Defined contribution plans used to be fairly low maintenance. A plan sponsor could pick a recordkeeper, create a menu of investing options, and leave the rest to plan participants. 

But times have changed. Once largely a supplemental program for top-earning executives, 401(k) plans are now the primary retirement savings vehicle for the majority of American workers. It's estimated that some 69 percent of current employees will depend entirely on their 401(k) – plus Social Security – for retirement. Unfortunately, many participants don't save enough, others don't save at all, and many who have saved have inappropriate asset allocations.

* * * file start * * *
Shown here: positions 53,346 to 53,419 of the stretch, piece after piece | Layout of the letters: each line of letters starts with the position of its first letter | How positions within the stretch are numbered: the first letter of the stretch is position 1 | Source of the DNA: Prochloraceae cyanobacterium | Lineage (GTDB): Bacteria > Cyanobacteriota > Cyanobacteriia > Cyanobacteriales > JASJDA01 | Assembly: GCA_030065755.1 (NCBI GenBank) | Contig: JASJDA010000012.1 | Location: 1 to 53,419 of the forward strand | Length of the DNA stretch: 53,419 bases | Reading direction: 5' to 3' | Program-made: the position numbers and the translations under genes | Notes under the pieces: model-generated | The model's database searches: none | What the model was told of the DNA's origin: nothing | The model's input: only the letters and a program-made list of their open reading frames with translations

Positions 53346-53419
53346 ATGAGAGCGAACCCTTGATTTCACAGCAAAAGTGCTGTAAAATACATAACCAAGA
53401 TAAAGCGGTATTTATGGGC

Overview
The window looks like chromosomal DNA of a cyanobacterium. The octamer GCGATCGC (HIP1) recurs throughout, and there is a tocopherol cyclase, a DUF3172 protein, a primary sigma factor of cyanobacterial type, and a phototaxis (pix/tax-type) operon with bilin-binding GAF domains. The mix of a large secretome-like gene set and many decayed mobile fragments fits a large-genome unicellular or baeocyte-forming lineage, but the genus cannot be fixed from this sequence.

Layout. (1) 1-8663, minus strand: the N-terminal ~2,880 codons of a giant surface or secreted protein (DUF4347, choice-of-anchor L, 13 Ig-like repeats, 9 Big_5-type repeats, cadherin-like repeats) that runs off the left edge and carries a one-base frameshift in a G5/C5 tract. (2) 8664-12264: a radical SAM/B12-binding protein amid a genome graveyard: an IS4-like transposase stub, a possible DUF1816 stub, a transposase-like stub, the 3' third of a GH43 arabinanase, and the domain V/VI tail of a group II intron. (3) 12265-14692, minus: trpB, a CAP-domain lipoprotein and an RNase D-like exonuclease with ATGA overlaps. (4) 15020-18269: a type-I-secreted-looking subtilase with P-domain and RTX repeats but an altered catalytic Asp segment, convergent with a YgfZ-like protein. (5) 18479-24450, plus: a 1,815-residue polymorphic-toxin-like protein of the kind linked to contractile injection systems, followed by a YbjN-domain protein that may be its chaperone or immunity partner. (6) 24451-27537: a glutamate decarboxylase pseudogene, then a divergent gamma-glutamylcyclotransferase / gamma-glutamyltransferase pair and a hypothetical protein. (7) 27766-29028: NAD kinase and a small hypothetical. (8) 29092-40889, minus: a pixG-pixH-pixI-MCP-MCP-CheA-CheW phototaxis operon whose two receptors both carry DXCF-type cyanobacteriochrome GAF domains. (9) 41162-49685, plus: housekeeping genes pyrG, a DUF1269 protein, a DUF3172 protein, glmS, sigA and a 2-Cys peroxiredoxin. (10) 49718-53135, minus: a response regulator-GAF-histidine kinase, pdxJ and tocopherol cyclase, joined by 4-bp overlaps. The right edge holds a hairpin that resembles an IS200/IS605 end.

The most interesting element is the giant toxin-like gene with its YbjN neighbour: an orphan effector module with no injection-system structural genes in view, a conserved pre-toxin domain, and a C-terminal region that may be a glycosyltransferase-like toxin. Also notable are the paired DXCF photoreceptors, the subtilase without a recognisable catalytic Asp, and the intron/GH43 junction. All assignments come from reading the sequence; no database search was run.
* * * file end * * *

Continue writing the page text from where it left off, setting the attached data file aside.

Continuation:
At the same time as their role has grown, many DC plans have found themselves facing growing legal and fiduciary hurdles. For several years, plaintiffs' lawyers have targeted DC sponsors for issues including administrative fees, share class issues, company stock performance and inappropriate funds on the investment menu. Plus, in 2012 the U.S. Department of Labor issued rules requiring plan sponsors to provide detailed information about fees and expenses. The rules also require sponsors to actively monitor recordkeepers and other providers, and the scope of service providers who are fiduciaries may be expanding. 

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